May 2012 took me to the South China Sea's for a weeks diving, which included HMS Repulse, a 26,500-ton Renown class battlecruiser and HMS Prince of Wales, a 35,000-ton King George V class battleship and several other excellent wrecks. We will pick up our diving support vessel The Mata Ikan (Malay for “Fish Eye”) in the port of Singapore then head out into the South China Sea

The in water visibility is stunning with a water temperature of 29°c ( 84.2°f )


HMS Prince of Wales (Battleship, 1941-1941)

HMS Prince of Wales, a 35,000-ton King George V class battleship built Birkenhead, England, was completed in March 1941. In late May, while still not fully operational, she was sent into action with the German battleship Bismarck and received significant damage from heavy gunfire. Following repairs, Prince of Wales carried Prime Minister Winston Churchill across the Atlantic to Newfoundland. There, on 9-12 August, Churchill joined U.S. President Franklin D. Roosevelt for the Atlantic Charter conference, the first meeting between the two English-speaking leaders of what was emerging as the "Grand Alliance" against the Axis powers.

Following her return to British waters, Prince of Wales went to the Mediterranean, where she successfully engaged Italian planes off Malta in late September. Sent to the Far East with the battlecruiser HMS Repulse to counter the swiftly developing Japanese threat in the region, she arrived on 2 December 1941. On 8 December, the day of the Pearl Harbour Raid on the other side of the International Date Line, the Japanese landed in northern Malaya. Prince of Wales, Repulse and four destroyers were sent to attack the invasion force. After finding no targets, the British ships were returning to Singapore when, late in the morning of 10 December, they were attacked by a strong force of Japanese high-level bombers and torpedo planes. With no friendly planes to protect them, both heavy ships were hit several times. Repulse sank at about 1230. Prince of Wales capsized and followed her to the bottom less than an hour later.

The HMS Prince of Wales now lies in 68 meters (221ft) of water with her propellers at 50m (163ft). The weight of her huge guns dragged her upside down.  

HMS Repulse (Battlecruiser, 1916-1941)

HMS Repulse, a 26,500-ton Renown class battlecruiser, was built at Clydebank, Scotland. Completed in August 1916, she joined the Grand Fleet following post-trials modifications and operated in the North Sea for the remainder of World War I. The light protection of this class of two battlecruisers was a considerable cause for concern and, soon after the Armistice, Repulse received an extensive refit. This significantly increased her armour, and her displacement, which rose some six-thousand tons. The work was completed in 1922, after which the ship began a peacetime career of fleet operations and long-distance cruises.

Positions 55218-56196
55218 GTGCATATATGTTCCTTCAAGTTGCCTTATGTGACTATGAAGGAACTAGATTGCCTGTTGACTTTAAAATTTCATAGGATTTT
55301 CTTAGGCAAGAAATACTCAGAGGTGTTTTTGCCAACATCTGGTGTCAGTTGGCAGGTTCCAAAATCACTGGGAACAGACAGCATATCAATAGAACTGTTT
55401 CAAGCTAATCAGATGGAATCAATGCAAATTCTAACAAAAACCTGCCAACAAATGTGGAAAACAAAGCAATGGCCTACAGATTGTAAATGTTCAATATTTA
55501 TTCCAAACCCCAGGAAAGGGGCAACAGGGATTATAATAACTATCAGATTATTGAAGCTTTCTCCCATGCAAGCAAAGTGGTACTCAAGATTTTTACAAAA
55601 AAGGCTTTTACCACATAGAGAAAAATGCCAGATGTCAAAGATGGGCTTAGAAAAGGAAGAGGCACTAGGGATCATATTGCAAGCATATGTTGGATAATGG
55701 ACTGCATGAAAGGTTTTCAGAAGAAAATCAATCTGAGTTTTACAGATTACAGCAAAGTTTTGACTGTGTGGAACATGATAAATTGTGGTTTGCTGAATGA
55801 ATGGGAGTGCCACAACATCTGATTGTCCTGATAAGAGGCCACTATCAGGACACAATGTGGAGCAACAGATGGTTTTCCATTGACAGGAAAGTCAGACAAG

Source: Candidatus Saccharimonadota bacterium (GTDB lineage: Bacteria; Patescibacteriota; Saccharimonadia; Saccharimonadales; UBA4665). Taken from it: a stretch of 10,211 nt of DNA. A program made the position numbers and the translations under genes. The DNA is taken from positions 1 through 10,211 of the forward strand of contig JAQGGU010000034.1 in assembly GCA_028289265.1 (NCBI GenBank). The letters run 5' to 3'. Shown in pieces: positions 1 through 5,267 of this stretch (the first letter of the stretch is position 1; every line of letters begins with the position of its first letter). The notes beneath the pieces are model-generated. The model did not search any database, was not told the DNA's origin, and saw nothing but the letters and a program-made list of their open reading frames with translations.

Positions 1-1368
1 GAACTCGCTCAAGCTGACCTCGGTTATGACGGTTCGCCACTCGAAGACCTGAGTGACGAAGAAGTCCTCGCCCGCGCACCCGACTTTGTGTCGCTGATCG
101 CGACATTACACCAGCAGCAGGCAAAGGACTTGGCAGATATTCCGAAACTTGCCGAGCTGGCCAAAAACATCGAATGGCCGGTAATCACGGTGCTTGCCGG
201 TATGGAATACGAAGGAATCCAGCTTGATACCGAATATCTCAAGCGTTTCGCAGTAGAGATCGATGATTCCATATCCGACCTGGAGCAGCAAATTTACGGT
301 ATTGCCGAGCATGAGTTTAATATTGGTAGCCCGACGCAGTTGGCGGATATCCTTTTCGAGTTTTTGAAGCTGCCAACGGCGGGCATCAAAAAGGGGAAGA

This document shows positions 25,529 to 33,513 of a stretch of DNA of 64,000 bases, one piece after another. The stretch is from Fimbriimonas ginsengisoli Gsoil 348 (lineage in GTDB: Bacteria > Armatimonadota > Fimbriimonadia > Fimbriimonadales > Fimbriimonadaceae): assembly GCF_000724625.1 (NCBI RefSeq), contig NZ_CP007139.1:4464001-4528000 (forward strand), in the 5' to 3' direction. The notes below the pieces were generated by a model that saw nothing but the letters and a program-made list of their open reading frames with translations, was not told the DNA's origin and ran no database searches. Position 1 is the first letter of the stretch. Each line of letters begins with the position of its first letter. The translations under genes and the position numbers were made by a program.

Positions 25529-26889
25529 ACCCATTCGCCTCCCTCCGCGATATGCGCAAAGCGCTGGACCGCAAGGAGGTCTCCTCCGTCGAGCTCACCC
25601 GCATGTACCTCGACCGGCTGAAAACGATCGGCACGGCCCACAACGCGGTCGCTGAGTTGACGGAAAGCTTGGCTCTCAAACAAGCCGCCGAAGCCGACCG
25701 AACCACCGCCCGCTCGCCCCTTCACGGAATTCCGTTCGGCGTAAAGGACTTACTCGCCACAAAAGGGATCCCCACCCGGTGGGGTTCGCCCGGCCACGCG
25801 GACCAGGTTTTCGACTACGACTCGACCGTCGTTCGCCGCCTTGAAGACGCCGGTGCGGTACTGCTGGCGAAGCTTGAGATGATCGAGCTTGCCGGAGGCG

In 1933-36, Repulse was again modernized, emerging with improved deck armour, a hangar and catapult for aircraft, and a greatly increased anti-aircraft gun battery. She operated with the Home Fleet in the North Sea and Atlantic during the first two years of the Second World War, taking part in the pursuit of the German battleship Bismarck in May 1941. Later in the year she was sent to the Far East, accompanying the new battleship Prince of Wales. The two ships arrived at Singapore just before Japan began the Pacific War. As soon as hostilities commenced, both steamed northwards to intercept a reported invasion force. While returning to Singapore on 10 December 1941, Repulse and Prince of Wales were attacked by Japanese high-level bombers and torpedo planes. Repulse was moderately damaged by bombs early in the action and was later hit by several torpedoes. After receiving this heavy underwater damage, she sank rapidly.

HMS Repulse now lies on her side in 55 meters of water (180ft) with her starboard side at 38m (124ft)  

Jack filling our O2 cylinders

Kitting up area with the Helium Cylinders and the back

We made our entry to the water with a stride in then used the lift to get back on board

It Was nice to be able to dive in a light suit for once



Bernard kitted up ready

Bernard striding in

Brian making his was down the line

Brian on HMS Repulse

Hanging on the deco bar where I seemed to spend quite alot of time

Me Moving along the transfer line


The Sunsets where amazing
From the left Me Rob,Geoff, Kirk, Jack, Sands, Colin, Marion, Matt, Bernard, Brian


I would like to thank Jack for all his efforts in making the trip safe and so much fun.